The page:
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  1. #101
    Finbar10 Finbar10 is offline
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    Quote Originally Posted by Lempo View Post
    About Finland, technically you are of course correct but for the voter it looks like he/she only chooses a single candidate when he/she votes. So when voting for a relative or an acquintance one should keep in mind that a vote given is always primarily a vote given for a party and only somewhat secondarily will your actual candidate benefit for it. This has the hiccups that for a candidate the candidate to beat is the other candidate of your party in same constituency who has a somewhat similar profile and politics, and that for a party there is an incentive to get celebrity candidates who would hoard votes outside your 'normal' segment of the electorate. Subsequently, Finland has seen a plenty of sportsmen as MPs... whose preference compared to your usual variety of political broilers is of course debatable.

    And of course, the election result will directly effect only to who get to be the MPs. There are also the inside party politics and it's sometimes a form of art how to sideline a candidate who has been the vote rake in the elections but who inside the party is viewed as an undesirable or known to lack the capabilities for a minister post for example. The front-benchers have usually been sitting more than one electoral period and have their own faithful voters in their constituencies so the "accountability" seldom occurs. There have been people leaving their ministerial posts in disgrace who have bounched back in the next election in their constituencies much to the chagrim of the rest of the country.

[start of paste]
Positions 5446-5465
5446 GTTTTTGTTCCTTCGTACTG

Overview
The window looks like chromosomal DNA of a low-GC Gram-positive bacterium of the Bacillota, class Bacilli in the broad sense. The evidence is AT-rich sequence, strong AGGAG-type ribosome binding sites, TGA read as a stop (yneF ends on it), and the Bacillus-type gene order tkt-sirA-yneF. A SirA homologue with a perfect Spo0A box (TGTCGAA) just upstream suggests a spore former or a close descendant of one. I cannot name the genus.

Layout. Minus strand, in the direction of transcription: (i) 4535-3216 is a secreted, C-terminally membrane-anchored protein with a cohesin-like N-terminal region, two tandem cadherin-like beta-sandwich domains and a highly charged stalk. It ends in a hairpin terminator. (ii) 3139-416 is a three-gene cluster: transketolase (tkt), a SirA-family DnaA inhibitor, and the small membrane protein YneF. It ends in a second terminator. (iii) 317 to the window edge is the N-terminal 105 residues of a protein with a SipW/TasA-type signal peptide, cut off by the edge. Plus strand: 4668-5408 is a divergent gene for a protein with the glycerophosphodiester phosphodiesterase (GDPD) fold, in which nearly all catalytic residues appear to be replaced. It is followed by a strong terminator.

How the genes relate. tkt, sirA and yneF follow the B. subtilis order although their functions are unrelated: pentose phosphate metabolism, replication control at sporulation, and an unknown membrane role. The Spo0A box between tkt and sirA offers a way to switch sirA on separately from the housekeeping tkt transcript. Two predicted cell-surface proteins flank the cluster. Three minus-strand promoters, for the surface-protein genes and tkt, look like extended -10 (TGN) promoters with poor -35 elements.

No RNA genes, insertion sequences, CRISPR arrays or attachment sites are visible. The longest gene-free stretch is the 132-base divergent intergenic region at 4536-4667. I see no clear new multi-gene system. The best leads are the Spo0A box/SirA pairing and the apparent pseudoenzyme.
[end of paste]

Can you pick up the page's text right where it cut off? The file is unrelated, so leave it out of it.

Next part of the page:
And when all is said and done, the party still very much expects the MP to vote as he or she is told to vote. The was a time back this one young female competent MP who quite surprisingly after a couple of electoral periods in the Parliament announced that she has decided to go towards new challenges and won't be looking for a re-election. The reason: there's not much sense for her to be there pushing the voting buttons when all the actual deciding gets made by the established grand old men of the party.
    Thanks for the direct insights into the Finnish system. Very interesting. I guess it's inevitable that politicians and parties are probably always going to try to game the system to the maximum. Really interesting with regard to the celebrity candidate angle. Yeah, not sure if or not it's an improvement on the "political broilers" (though I suspect if we had that system here political family name recognition would probably still be a big factor).

    The Finnish electoral system seems interesting as a comparison to our one, in some ways seems pretty similar to ours, and in some ways seems quite different. The example of the young female MP sounds familiar (I suspect a whole swathe of our own TDs really are merely fodder for Dáil votes with the leadership deciding the important issues). Though have to admire the female MP for having the gumption to walk away from the whole thing.

    "There have been people leaving their ministerial posts in disgrace who have bounched back in the next election in their constituencies much to the chagrim of the rest of the country."
    Unfortunately can't say that kind of thing doesn't happen here also!